I have enjoyed greatly the second blooming that comes when you finish the life of the emotions and of personal relations; and suddenly find - at the age of fifty, say - that a whole new life has opened before you, filled with things you can think about, study, or read about...It is as if a fresh sap of ideas and thoughts was rising in you. ~ Agatha Christie

Tuesday, September 2, 2014

7 Foods that Put You in a Better Mood

Susanne at Hillbilly Housewife posted this list of 
7 Foods that Put You in a Better Mood:

Here’s what you want to eat to lift your mood.

1. Dark Chocolate
2. Protein
3. Bananas
4. Coffee
5. Turmeric (Curcumin)
6. Purple Berries
7. Animal-Based Omega-3 Fats

I think this could be my new diet:  chocolate and coffee sprinkled with bananas and blackberries.  Life is good sometimes.  Seriously, I wanted to know a little more so I clicked through to for the original article.  I already am a big believer in comfort food being a mood enhancer so now I'm adding these ingredients to my happy food list.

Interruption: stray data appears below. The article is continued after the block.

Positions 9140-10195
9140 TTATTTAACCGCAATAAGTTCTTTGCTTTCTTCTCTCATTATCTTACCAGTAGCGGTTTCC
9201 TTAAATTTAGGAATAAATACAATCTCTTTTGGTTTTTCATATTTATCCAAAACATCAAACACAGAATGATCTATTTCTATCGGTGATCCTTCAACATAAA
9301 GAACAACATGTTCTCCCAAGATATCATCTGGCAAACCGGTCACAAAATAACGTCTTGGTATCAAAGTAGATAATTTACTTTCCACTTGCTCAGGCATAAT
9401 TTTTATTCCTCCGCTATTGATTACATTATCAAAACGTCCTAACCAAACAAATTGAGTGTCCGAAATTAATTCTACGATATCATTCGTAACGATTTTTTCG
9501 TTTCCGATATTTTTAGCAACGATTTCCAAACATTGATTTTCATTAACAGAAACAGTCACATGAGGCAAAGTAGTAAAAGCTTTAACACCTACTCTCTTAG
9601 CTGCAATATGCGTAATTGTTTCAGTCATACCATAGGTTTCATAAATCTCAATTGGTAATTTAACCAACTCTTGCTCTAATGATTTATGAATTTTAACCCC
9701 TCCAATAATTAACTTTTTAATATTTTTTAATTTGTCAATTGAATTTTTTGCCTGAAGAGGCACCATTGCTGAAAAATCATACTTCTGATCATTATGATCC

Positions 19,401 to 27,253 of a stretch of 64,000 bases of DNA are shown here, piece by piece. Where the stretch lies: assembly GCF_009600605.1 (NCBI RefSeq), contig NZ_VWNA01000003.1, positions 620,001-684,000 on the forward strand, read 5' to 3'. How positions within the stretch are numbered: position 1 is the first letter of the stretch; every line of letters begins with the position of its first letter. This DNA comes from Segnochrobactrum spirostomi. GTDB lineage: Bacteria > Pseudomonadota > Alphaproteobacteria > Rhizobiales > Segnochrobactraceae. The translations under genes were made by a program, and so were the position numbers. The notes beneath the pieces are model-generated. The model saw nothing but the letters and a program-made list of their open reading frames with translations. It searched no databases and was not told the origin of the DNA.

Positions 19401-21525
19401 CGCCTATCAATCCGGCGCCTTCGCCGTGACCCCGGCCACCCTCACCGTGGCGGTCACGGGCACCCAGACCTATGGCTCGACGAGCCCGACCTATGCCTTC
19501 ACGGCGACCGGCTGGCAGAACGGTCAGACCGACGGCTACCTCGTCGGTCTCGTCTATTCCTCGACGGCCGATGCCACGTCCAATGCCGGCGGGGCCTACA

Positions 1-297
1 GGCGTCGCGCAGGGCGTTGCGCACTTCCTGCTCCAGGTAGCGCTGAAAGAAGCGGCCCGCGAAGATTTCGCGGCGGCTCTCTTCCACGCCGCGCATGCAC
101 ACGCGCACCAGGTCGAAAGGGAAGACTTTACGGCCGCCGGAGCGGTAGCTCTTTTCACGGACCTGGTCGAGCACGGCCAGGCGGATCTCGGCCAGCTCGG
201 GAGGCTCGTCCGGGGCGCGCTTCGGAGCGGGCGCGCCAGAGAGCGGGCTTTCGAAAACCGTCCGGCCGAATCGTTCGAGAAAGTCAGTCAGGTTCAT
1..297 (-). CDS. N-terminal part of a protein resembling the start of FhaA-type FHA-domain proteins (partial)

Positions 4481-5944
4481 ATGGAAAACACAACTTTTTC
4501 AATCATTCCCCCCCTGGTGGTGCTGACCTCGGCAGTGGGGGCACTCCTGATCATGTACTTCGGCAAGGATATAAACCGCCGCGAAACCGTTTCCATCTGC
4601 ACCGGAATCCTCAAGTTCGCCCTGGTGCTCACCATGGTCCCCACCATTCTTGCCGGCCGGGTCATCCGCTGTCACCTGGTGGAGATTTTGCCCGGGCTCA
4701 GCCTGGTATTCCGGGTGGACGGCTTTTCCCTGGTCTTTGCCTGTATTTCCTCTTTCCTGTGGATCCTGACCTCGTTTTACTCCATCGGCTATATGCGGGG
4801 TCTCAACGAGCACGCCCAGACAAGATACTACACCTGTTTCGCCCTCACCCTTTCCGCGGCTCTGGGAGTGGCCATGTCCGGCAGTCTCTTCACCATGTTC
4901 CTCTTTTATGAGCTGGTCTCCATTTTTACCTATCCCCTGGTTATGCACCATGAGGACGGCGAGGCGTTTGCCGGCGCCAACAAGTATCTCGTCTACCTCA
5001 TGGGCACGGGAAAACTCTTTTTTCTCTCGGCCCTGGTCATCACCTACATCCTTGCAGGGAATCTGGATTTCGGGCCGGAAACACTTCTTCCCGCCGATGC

I have to agree with Susanne's question in her post though.  How do you incorporate Turmeric in your diet, not counting curry dishes? 

Monday, September 1, 2014

Hiding Vertical Blinds

If you or someone you know is moving into an apartment with vertical blinds, here is a great work-around.  Karen helped her daughter by removing the slats and using the clippy-dos to hold sheer curtains.  Click through above to get detailed instructions.

Sunday, August 31, 2014

Another Frugal DIY Project

I don't want to be the first one to start posting fall projects but I saw this on Cozy Little House so blame Brenda.  

What I really like about this project is not that it is a pumpkin project, associated with fall in my mind, or that it was created using permanent markers, which are economical and don't take up much storage space, and therefore an affordable craft.  What I absolutely love is Sara's philosophy:  

 I find that one of the best things in life is finding something you like to do, and then incorporating it in different parts of your life. 

Retirees must often reinvent their life. I am in the process of doing this.  This quote will go on my bulletin board to remind me to incorporate what I love into the new life I design. 

Saturday, August 30, 2014

I have a new Book and Blu-Ray DVD listed